New 2015 Procurement Regulations – Will SMEs benefit from the changes?
Posted by Gemma Waring on February 13, 2015
The official public contracts regulations which govern UK public sector procurement have been published and are coming in to force on the 26th February 2015.
One of the main aims of the regulations and their precursor strategies ( such as Europe 2020 and the Lord Young report) was to encourage more participation from SME companies in tendering exercises and ultimately to get more SMEs supplying to the public sector.
The current government set the lofty target of 25% of government spend going to SMEs by 2015, a target which is a long way from being met so the key questions for organisations looking to supply into the public sector in light of the new regulations are 1) What has changed? and, more importantly, 2) What does this actually mean for me?
What has changed?
Some of the more significant changes in the new regulations are:
- Tendering documents have to be available from the date of OJEU advertisement – no more registering interest and chasing for updates from the contracting authority.
- Reduced timescales for procurement – on average they have reduced timeframes by a third and have introduced the new Accelerated Open procedure for OJEU tenders and have prohibited the use of a PQQ stage for low value contracts.
- Contracting Authorities are now only allowed to ask for suppliers to have a turn over that is twice the value of the contract they are applying for.
- New mandatory exclusions mean companies with individuals who have been found guilty of Terrorism or Serious Crime offences must be excluded from the competition – unlikely to affect the majority of companies.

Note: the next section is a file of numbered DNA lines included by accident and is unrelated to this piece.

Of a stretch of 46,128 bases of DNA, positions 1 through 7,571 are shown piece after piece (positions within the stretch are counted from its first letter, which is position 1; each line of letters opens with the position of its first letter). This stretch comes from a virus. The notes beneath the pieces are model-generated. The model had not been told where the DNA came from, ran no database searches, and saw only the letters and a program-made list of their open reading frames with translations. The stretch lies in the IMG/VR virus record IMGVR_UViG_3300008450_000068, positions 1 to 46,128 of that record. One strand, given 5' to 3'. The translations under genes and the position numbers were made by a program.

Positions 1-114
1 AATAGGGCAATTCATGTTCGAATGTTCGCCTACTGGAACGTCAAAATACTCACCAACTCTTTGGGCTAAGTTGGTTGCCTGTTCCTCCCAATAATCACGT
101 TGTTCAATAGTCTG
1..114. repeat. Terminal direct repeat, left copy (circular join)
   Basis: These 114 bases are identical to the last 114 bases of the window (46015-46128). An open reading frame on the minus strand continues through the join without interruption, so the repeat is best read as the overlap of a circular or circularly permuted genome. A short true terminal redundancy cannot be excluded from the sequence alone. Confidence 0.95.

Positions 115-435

- New discretionary exclusions means that poor performance on a previous contract (including any damages paid not just cancellation of contracts) can be grounds for exclusion for up to 5 years.
- Buyers are now being ‘encouraged’ to break contracts down into smaller lots – not as strong a measure as most hoped for as it could have been mandated for all contracting authorities.
What does this mean for you?
The over all impression SME suppliers might take from the new regulations is that there are a number of conflicting changes that means they are being impeded rather than encouraged to participate.
For example, the limitation on the company turn over to contract value ratio would largely be seen as a positive step for SMEs but without mandating buyers to break contracts down in to lots, many SMEs might still find that contracts remain out of reach due to their size.
There are also the conflicting ideals between reducing red tape and the removal of PQQ stages for low value contracts. Given the issue stated above about larger contracts and restrictive turn over requirements, SMEs are often encouraged to tender for smaller contracts to break in to the public sector but now these will effectively be run as an open procedure, it will mean more work for SMEs and more form filling – draining resources with no guaranteed return on investment.
Although the introduction of E-Certis or a European Single Procurement Document will alleviate the burden somewhat, these will not become mandatory in the UK until October 2018, leaving a period of more than 2½ years in which suppliers have lengthy documents to fill in rather than the less burdensome PQQs documents – only putting in additional resources if successful at this stage.
Only time will tell what impact the changes will make and the Crown Commercial Service has advised ‘more guidance’ will be forthcoming on implementing the Lord Young Report but for now its hard to see how SMEs will benefit, certainly in the short term, from the changes in the new regulations.
Perhaps a lack of input from the business sector in the consultation phase can be attributed to this or a lack of practical awareness from the public sector of the rigors of tendering for SME companies and the strain it places on resources.
Either way it seems there is a way to go before SMEs can access the market as simply or effectively as they would hope to.
These changes are only a selection of issues SMEs need to consider as part of the new regulations – we will be posting separate blogs in the coming weeks on ‘How suppliers can prepare for Life Cycle Costing Questions’ and ‘Changes to Procurement Procedures’.
Our Successful Tendering courses are all being updated to incorporate the changes to the legislation and what it means to you – our course programme can be found on our website.